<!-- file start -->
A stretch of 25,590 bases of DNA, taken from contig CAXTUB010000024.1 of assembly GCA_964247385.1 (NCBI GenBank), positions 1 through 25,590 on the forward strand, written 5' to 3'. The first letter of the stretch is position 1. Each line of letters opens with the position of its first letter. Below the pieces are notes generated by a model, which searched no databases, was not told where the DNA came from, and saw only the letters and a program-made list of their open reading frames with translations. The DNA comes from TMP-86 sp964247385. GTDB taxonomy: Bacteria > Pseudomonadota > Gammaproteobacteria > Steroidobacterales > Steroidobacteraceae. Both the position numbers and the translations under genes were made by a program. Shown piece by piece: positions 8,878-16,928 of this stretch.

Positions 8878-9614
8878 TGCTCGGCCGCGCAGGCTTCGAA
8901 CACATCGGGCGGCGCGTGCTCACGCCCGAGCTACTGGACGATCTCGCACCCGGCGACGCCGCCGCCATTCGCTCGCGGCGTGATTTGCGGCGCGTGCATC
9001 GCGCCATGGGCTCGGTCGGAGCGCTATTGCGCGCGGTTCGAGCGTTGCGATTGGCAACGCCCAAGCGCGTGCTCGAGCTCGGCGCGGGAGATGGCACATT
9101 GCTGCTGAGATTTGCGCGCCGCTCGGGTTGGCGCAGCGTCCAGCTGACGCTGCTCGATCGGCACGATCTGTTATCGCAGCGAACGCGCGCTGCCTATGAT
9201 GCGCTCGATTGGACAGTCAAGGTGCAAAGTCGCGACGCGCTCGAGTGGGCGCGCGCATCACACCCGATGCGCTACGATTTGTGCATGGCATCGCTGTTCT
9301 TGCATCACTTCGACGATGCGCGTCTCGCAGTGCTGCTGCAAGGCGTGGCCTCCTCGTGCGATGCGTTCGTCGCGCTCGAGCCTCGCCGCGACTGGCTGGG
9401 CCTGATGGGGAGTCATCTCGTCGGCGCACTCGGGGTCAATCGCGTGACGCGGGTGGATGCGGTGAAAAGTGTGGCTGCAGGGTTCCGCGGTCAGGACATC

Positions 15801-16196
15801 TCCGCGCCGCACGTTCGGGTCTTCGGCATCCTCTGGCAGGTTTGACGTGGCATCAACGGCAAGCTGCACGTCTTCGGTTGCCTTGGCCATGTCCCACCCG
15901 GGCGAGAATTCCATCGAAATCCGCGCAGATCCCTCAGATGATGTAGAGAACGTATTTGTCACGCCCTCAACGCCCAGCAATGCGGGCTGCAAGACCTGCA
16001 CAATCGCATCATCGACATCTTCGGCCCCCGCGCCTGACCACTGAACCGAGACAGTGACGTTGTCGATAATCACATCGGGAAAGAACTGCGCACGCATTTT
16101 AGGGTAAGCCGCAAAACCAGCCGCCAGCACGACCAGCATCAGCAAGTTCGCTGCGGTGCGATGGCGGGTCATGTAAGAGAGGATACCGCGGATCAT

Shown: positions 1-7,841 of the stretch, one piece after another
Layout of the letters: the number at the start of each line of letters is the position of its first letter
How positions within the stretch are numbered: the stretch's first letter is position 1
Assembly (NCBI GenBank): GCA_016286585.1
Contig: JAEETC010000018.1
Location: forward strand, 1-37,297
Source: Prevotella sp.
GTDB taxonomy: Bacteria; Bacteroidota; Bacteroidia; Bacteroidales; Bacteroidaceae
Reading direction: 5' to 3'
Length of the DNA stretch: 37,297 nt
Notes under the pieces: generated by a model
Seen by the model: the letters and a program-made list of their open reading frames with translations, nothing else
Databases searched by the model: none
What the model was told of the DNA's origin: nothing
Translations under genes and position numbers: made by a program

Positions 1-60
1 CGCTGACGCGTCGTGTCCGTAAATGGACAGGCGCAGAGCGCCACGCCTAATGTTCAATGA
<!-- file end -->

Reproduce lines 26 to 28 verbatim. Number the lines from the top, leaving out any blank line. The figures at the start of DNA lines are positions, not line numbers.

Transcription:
Seen by the model: the letters and a program-made list of their open reading frames with translations, nothing else
Databases searched by the model: none
What the model was told of the DNA's origin: nothing